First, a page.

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I recently came across Molecular Orbital Theory. In this, if two electrons are bonding, their waves merge and they form a proper bond. But this is directly opposite to the particle theory, according to which they should repel each other as they have like charges.

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Take a nice simple system like a hydrogen molecule. It's true that the two electrons repel each other, but at the same time they are attracted by the positive charge of the two protons.

If we start with an $\ce{H2+}$ ion, with just a single electron, it should be obvious that the electron is tightly bound because it feels an attractive force from both the protons.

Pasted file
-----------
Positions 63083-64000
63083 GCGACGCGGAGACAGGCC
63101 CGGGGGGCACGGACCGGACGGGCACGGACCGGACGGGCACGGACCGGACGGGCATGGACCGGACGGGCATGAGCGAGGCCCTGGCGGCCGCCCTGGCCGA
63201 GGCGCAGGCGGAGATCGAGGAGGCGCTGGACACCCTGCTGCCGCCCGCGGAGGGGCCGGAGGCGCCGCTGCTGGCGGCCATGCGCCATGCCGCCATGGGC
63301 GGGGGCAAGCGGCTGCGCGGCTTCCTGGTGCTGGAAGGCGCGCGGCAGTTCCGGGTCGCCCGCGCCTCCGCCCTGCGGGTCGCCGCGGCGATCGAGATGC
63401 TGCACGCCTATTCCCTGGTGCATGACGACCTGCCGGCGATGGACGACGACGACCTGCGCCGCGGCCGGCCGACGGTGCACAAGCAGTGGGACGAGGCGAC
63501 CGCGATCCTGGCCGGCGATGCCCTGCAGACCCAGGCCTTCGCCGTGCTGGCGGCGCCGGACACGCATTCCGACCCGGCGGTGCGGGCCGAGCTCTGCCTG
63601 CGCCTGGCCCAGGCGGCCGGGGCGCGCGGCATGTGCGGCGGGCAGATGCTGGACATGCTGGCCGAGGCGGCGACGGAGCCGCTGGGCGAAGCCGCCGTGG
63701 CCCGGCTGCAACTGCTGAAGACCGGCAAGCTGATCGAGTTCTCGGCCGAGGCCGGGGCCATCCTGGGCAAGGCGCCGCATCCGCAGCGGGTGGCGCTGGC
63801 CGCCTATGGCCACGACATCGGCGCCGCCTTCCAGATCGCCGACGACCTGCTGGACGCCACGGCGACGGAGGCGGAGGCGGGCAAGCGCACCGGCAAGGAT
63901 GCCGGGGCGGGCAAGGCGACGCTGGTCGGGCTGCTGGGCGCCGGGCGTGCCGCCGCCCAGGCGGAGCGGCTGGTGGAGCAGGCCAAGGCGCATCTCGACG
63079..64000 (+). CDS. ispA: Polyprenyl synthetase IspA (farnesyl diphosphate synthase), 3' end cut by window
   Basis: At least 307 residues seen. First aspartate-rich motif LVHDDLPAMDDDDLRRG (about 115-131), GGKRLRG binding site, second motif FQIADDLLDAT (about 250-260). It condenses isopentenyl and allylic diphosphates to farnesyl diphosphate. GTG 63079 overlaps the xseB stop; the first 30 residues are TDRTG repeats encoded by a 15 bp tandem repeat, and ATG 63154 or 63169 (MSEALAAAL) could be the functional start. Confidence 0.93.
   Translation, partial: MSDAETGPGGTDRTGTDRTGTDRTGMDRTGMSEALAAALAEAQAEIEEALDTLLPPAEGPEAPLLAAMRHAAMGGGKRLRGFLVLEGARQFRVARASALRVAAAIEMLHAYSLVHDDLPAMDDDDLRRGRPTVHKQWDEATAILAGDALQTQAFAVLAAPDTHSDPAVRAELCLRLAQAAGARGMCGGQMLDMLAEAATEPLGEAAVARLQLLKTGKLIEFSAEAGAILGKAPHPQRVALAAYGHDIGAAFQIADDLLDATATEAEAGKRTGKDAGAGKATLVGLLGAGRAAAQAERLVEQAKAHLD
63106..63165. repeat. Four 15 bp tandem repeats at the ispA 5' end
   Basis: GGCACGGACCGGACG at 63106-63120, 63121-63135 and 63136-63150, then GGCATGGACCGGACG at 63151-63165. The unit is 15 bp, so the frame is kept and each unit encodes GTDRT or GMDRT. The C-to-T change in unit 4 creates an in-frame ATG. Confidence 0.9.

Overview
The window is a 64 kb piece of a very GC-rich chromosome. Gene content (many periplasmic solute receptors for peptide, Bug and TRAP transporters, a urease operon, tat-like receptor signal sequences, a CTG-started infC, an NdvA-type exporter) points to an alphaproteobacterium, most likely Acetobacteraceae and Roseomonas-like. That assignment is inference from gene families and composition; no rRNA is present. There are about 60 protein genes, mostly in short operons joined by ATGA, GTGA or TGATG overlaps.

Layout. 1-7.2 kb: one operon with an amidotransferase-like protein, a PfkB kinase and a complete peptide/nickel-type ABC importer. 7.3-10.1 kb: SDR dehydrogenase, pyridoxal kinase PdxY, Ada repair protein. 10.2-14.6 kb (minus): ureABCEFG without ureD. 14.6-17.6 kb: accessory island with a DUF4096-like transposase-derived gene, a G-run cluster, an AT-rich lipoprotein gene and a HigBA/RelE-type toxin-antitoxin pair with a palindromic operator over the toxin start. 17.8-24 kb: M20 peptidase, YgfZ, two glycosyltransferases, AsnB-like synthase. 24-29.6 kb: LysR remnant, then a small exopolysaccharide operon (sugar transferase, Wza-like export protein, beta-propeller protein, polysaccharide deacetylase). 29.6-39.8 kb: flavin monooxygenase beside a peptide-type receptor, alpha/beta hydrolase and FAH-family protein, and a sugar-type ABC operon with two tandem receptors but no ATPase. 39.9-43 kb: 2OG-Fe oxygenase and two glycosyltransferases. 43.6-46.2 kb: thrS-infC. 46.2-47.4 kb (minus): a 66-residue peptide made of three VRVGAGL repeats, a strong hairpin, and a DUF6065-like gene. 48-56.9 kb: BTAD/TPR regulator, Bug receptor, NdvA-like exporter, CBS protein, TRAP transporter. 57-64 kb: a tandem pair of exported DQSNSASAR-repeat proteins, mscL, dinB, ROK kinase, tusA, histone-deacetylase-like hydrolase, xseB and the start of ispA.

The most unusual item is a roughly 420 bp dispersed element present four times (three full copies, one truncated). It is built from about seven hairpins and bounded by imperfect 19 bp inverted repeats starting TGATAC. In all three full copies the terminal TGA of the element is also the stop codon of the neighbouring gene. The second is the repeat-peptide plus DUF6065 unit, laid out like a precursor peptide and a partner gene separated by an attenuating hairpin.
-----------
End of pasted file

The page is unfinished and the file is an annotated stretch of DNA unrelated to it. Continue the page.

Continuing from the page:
Now imagine adding the second electron to form a neutral hydrogen molecule. The second electron will be repelled by the first electron that is already present but it will be attracted by both the protons, and the attraction from the two protons wins. The binding energy of the second electron in a hydrogen molecule is about 15.4 eV, so it is even more strongly bound than the electron in a hydrogen atom.

Note that this is not related to the wave/particle duality. Wave particle duality is in any case a misguided concept since particles are quantum fields not waves or particles – they simply behave approximately like waves in some circumstances and approximately like particles in others. See this post on the Physics Stack Exchange for more on this.

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  • $\begingroup$ For some quantitative analysis, see this question & my answer. $\endgroup$ – TAR86 Nov 5 '17 at 12:37
  • $\begingroup$ I would add the influence of the Pauli exclusion principle. $\endgroup$ – Verktaj Nov 5 '17 at 21:54

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